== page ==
Back in March Harley-Davidson invited me to participate in an once-in-a-lifetime trip: a 500-mile motorcycle ride from Atlanta to Daytona Beach for Bike Week.
Although I’m a complete novice, I’d learned how to ride a motorcycle last summer and was eager to hop back on a bike. Riding into Bike Week with a group of journalists, and noted film director F. Gary Gray, seemed like an amazing way to brush up on my skills. So I signed up.
The ride to Daytona Beach was a part of an ongoing celebration of Harley-Davidson’s 110th anniversary. To commemorate this achievement, the company has enlisted diehard riders to wear the Harley-Davidson “Freedom Jackson” all over the world.
In March, F. Gary Gray donned the Freedom Jacket and caravanned to Daytona Bike Week with three of his friends—actor Malcolm Jamal Warner, Pastor Joe Basile, and photographer Cory Whitted—to highlight the “Iron Elite,” Harley-Davidson’s nod to black bikers.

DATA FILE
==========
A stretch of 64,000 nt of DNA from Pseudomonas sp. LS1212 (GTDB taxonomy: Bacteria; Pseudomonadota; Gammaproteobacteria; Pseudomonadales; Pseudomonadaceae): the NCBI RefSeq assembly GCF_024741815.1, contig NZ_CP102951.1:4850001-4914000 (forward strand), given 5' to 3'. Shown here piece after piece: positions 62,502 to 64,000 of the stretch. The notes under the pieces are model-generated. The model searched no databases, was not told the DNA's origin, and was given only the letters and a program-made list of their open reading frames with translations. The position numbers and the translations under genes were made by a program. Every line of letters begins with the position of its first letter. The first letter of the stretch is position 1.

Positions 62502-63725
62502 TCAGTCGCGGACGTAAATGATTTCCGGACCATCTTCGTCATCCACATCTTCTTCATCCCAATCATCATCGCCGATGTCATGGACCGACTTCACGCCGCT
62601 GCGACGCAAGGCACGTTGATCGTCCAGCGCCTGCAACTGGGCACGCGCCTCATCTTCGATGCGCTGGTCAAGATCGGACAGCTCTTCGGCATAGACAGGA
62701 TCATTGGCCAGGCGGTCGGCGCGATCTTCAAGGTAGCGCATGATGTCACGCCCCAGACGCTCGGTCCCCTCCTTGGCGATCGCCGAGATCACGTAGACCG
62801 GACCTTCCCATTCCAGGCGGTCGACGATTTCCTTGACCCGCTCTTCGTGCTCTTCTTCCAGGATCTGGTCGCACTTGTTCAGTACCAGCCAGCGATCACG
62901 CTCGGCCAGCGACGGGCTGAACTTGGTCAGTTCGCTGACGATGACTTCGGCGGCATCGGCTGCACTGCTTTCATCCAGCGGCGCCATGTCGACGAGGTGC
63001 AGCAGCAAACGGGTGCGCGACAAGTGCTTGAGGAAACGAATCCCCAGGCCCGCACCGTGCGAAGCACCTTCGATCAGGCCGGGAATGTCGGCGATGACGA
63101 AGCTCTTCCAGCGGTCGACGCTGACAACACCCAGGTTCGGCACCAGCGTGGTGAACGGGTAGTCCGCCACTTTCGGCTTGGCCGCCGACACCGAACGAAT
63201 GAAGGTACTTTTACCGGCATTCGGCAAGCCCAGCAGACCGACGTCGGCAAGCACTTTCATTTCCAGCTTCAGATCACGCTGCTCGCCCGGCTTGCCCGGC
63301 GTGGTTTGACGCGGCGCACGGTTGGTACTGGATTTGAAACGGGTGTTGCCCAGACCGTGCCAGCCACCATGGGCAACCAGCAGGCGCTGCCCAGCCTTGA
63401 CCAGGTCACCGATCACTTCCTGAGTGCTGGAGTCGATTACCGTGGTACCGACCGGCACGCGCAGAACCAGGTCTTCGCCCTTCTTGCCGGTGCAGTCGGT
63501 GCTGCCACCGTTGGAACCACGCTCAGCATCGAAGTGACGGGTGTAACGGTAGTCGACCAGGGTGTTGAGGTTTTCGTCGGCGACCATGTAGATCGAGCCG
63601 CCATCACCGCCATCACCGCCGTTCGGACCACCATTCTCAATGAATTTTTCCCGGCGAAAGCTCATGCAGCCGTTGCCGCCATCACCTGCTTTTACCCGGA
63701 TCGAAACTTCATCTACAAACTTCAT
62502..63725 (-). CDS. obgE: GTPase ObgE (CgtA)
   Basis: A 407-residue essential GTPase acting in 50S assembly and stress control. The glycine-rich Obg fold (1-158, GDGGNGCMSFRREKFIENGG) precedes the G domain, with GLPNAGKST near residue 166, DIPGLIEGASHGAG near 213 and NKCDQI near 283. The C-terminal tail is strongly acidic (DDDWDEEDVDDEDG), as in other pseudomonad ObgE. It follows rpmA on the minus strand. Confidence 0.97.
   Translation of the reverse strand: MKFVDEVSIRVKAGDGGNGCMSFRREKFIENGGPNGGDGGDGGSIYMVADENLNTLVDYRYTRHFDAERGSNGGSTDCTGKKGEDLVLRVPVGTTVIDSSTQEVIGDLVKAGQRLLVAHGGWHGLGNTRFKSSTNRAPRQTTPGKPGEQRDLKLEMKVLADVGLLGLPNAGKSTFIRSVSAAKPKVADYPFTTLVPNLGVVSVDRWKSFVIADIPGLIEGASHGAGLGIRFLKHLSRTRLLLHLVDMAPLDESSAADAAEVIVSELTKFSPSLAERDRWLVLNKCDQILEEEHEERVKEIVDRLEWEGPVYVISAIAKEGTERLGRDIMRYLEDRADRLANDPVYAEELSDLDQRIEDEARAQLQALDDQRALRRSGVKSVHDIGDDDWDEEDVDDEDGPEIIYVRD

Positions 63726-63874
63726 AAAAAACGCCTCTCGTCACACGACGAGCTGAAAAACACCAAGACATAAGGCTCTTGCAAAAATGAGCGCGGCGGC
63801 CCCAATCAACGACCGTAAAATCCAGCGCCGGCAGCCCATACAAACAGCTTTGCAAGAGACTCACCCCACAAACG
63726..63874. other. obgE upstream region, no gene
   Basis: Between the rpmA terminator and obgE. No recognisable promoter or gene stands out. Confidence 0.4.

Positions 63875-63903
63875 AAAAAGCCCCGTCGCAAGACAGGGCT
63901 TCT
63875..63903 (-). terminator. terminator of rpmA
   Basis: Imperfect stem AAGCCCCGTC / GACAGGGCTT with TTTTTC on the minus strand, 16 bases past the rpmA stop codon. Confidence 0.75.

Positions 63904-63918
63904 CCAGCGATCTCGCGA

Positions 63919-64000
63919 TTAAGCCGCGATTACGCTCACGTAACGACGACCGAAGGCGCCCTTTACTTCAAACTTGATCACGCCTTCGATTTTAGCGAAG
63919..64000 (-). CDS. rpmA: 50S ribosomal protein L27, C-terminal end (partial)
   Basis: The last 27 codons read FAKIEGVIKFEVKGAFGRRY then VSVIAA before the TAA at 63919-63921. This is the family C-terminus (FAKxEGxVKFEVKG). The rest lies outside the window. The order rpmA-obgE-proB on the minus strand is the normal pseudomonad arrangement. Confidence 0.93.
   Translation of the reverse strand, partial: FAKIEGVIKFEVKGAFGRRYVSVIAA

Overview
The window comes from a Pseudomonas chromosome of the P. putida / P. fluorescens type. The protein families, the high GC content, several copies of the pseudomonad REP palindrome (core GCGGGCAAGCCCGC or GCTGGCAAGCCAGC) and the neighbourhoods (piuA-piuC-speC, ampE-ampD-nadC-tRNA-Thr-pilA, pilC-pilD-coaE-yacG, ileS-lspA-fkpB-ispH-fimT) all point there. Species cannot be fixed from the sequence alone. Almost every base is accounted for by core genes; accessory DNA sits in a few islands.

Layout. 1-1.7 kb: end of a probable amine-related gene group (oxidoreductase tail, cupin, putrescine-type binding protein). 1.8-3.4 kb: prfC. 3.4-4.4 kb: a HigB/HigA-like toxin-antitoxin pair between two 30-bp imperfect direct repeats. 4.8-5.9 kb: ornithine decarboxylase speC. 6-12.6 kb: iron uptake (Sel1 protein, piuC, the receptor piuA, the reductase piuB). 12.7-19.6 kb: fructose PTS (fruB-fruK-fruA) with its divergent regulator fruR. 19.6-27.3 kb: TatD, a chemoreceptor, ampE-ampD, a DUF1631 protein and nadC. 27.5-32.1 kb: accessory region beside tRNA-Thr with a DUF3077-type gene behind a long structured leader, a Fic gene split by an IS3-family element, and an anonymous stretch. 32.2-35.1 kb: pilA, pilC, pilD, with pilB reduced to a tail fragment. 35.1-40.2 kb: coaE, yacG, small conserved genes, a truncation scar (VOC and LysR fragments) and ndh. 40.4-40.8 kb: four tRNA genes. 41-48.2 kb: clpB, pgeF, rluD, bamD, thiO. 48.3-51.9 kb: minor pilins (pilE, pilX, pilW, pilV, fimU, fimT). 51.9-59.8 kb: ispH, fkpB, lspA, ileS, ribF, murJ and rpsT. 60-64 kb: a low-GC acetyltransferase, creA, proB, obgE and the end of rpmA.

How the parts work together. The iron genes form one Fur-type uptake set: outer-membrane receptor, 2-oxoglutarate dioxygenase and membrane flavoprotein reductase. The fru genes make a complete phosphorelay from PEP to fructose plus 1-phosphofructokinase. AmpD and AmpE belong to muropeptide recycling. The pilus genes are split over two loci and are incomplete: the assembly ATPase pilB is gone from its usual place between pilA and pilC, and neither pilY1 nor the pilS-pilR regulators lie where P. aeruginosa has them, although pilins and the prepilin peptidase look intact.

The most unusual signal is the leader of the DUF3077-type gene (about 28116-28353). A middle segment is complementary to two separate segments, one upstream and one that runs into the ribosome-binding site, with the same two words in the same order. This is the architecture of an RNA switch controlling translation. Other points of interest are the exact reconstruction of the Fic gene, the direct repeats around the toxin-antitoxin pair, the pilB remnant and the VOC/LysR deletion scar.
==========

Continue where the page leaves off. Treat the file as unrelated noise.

African-Americans have a long history of riding Harleys. From William B. Johnson opening a HD dealership in the 1920s, to Bessie Stringfield crisscrossing the country solo in the 1930s, black folks have long enjoyed the freedom that comes from riding motorcycles.
These days, black riders express their style and individuality through their bikes in neighborhoods, biking events, and through clubs, but it all boils down to how it feels to ride on a chopper. It’s a feeling that I surely didn’t understand until I gave it a try.
According to Gray, “Riding a Harley is the closest thing to flying that I’ve experience.”
And after rolling into Daytona Bike Week on the back of a hog….I’d have to agree.